Songs, Merry and Sad

Author: John Charles McNeill

Tommy Smith

When summer’s languor drugs my veins
And fills with sleep the droning times,
Like sluggish dreams among my brains,
There runs the drollest sort of rhymes,
Idle as clouds that stray through heaven
And vague as if they were a myth,
But in these rhymes is always given
A health for old Bluebritches Smith.

Among my thoughts of what is good
In olden times and distant lands,
Is that do-nothing neighborhood
Where the old cider-hogshead stands
To welcome with its brimming gourd
The canny crowd of kin and kith
Who meet about the bibulous board
Of old Bluebritches Tommy Smith.

In years to come, when stealthy change
Hath stolen the cider-press away
And the gnarled orchards of the grange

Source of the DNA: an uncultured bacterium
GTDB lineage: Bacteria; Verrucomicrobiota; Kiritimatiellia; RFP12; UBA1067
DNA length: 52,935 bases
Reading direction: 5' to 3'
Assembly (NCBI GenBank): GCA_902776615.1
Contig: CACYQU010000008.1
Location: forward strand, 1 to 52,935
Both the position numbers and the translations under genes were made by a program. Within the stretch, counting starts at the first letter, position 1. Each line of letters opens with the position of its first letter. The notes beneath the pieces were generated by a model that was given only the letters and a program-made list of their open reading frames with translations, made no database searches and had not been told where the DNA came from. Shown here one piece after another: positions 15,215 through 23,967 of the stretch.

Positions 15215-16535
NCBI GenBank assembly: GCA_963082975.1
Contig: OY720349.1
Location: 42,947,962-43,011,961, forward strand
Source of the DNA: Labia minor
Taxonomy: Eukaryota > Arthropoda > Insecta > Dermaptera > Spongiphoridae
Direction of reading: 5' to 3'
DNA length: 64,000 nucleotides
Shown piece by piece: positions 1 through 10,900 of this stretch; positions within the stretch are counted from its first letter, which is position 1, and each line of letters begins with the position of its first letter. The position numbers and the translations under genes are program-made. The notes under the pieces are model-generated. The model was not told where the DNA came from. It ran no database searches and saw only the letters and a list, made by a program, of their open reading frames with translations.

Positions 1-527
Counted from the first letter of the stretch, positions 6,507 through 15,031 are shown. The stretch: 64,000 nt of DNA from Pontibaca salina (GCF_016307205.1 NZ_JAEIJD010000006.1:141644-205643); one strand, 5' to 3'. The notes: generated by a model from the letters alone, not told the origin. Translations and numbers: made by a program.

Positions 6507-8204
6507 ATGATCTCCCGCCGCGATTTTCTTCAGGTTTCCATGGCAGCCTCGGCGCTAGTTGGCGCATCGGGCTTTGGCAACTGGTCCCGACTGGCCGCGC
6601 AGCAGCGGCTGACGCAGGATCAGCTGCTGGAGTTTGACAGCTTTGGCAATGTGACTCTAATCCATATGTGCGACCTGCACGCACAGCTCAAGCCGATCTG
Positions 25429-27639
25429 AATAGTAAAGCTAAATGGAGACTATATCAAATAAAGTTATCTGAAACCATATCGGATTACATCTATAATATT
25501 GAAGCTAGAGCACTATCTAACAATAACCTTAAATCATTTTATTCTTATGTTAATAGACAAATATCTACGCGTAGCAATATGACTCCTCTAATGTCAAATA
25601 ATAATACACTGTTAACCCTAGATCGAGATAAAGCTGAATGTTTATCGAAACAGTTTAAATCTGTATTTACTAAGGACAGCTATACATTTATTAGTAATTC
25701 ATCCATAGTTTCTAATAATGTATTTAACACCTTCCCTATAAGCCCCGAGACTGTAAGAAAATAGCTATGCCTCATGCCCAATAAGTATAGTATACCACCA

Have fallen before a slow decay,
Were I so cunning, I would carve
From some time-scorning monolith
A sculpture that should well preserve
The fame of old Bluebritches Smith.


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Chicago: John Charles McNeill, "Tommy Smith," Songs, Merry and Sad, ed. Callaway, Morgan, Jr., 1962- in Songs, Merry and Sad (New York: George E. Wood, 1850), Original Sources, accessed March 31, 2023,

MLA: McNeill, John Charles. "Tommy Smith." Songs, Merry and Sad, edited by Callaway, Morgan, Jr., 1962-, in Songs, Merry and Sad, New York, George E. Wood, 1850, Original Sources. 31 Mar. 2023.

Harvard: McNeill, JC, 'Tommy Smith' in Songs, Merry and Sad, ed. . cited in 1850, Songs, Merry and Sad, George E. Wood, New York. Original Sources, retrieved 31 March 2023, from